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Matilda by Roald Dahl

Five-and-a-half-year-old trickster, Matilda, resorts to pranks such as gluing her father’s hat to his head or bleaching his hair in revenge for their rude and neglectful manner toward her. (This dragon knows something about a well-executed prank.) Matilda’s only refuge is the library (I too have a library where I take refuge, it’s a wonderful dwelling), where she immerses herself into stories. Until she befriends her teacher, Jennifer Honey, who is astonished at Matilda’s intelligence.

As their friendship blossoms Matilda learns that Miss Honey is treated cruelly by Agatha Trunchbull, headmistress at her new school and also Miss Honey’s aunt. Matilda develops a strong disdain for the tyrannical Headmistress Trunchbull, who has taken to terrorizing students like a dragon flying over helpless towns and frightening villagers on a raid. (Delightful fun—although this dragon would never fling children as though it was a hammer-throwing champion.)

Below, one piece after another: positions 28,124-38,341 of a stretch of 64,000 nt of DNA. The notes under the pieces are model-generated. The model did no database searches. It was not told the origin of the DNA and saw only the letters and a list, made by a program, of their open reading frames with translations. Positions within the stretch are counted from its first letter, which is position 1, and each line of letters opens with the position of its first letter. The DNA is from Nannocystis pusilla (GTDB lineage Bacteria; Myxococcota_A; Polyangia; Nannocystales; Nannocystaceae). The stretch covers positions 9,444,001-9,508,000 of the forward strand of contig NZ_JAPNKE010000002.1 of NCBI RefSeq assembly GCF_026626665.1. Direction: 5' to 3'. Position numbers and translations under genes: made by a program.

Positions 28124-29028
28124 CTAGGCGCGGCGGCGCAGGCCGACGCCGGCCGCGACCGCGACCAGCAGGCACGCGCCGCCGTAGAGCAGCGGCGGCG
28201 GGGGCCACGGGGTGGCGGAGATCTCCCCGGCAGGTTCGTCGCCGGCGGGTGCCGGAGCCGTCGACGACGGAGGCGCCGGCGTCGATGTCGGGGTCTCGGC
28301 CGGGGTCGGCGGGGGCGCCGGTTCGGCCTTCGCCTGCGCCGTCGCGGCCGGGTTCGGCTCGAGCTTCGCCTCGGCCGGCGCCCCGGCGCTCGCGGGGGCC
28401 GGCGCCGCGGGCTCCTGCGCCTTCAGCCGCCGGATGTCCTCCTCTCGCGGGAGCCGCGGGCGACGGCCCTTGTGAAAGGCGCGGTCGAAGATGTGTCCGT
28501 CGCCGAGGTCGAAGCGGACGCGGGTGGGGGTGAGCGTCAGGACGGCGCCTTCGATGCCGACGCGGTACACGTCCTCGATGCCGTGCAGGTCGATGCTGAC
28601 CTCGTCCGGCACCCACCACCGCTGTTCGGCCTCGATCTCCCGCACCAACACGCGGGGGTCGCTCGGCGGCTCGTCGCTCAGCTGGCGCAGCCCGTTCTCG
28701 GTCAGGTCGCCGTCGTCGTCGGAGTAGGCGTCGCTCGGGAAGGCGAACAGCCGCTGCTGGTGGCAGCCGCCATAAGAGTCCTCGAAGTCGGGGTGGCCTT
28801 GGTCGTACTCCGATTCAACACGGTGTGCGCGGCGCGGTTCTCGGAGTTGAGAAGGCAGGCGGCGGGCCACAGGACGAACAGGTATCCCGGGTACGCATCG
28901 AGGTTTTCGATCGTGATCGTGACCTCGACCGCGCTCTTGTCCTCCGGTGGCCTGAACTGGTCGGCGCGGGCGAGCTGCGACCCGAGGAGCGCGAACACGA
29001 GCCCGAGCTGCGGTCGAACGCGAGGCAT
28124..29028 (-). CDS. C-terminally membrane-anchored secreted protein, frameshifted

This delightful story is far from predictable. While the plot has fantastical elements, Matilda is a caring child who stands up for others against bullies. An engaging read for those who enjoy a battle between stupidity, selfishness, and malevolence versus intellect, valor, and kindness. This dragon gives the story two claws up.

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